Ancient Monuments

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Tynreich Cottages, stone circle 55m SSW of

A Scheduled Monument in Highland, Perth and Kinross

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Latitude: 56.6617 / 56°39'42"N

Longitude: -3.6718 / 3°40'18"W

OS Eastings: 297624

OS Northings: 753461

OS Grid: NN976534

Mapcode National: GBR V0.Q8W8

Mapcode Global: WH5MR.KTRF

Entry Name: Tynreich Cottages, stone circle 55m SSW of

Scheduled Date: 14 June 1929

Last Amended: 22 February 2016

Source: Historic Environment Scotland

Source ID: SM1500

Schedule Class: Cultural

Category: Prehistoric ritual and funerary: stone circle or ring

Location: Logierait

County: Perth and Kinross

Electoral Ward: Highland

Traditional County: Perthshire


The monument comprises the remains of a stone circle dating to the third or second millennium BC. The monument is visible as a slightly elliptical setting of six upright stones. It is located in the grounds of a garden centre on a terrace to the east of the River Tummel, at around 80m above sea level. The monument was first scheduled in 1964, but the documentation did not meet modern standards: the present amendment rectifies this.

The stone circle has an internal diameter of around 6m and now comprises six, regularly spaced, upright stones standing between 0.7m and 1.5m in height. The stone on the S side of the circle is significantly larger than the rest. The stone circle is likely to have been a ritual monument, used over a period of time for both ceremonial and funerary purposes. The interior was levelled and partly excavated in 1855 when it was reported that a range of funerary remains were uncovered, including four 'huge urns … full of calcined bones', which have not survived.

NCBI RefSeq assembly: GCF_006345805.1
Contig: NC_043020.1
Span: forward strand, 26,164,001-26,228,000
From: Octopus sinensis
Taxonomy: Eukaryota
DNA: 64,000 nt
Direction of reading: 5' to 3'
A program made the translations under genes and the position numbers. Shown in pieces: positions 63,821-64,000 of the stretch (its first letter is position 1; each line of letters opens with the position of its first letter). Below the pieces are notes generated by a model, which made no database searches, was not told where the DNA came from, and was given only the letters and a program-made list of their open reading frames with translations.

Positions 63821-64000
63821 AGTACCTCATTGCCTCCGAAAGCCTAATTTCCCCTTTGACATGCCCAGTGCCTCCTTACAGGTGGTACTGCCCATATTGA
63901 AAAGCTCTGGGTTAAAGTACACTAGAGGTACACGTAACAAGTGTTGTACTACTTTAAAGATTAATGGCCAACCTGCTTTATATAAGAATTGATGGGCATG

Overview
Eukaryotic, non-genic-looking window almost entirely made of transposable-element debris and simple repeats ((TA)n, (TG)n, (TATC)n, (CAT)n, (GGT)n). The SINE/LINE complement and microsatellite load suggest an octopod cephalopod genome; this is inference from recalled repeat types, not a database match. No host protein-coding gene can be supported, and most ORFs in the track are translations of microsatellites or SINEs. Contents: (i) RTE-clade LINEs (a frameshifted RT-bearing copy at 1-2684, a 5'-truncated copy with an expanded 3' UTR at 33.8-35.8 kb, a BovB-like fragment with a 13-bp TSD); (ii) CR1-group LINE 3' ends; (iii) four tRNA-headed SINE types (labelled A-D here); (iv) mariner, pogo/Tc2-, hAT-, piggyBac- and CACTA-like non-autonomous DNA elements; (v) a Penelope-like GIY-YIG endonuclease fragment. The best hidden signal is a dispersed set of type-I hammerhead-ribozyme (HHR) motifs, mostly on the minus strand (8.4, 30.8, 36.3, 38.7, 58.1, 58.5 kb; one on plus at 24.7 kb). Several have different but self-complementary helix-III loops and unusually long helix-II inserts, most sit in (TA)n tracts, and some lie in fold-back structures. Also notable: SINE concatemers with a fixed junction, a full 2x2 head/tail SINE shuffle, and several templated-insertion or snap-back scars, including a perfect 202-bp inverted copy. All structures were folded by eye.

The scheduled area is circular on plan, 20m in diameter, to include the remains described above and an area around them within which evidence relating to the monument's construction, use and abandonment is expected to survive, as shown in red on the accompanying map.


Source: Historic Environment Scotland

Statement of Scheduling

This monument is of national importance because it has an inherent potential to make a significant addition to our understanding of the past, in particular, stone circles of the late Neolithic or early Bronze Age. This well-preserved example has the capacity to further our understanding of the construction, function, development and siting of such ritual monuments within central Perthshire and across Scotland, and to inform our understanding of the contemporary landscape in which the monument was constructed. The loss of this monument would significantly impede our ability to understand the ritual landscape of late Neolithic or early Bronze Age Perthshire and the importance of cosmology and topography in the siting of such monuments.

Source: Historic Environment Scotland



Royal Commission on the Ancient and Historical Monuments of Scotland: CANMORE ID 26313.

Coles, F R (1908) 'Report on stone circles surveyed in Perthshire - North Eastern section, with measured plans and drawings (obtained under the Gunning Fellowship)', Proc Soc Antiq Scot 42, 116-21, fig 23.

Thom, A (1967) Megalithic sites in Britain, 140, no P 2/2. Oxford.


Source: Historic Environment Scotland

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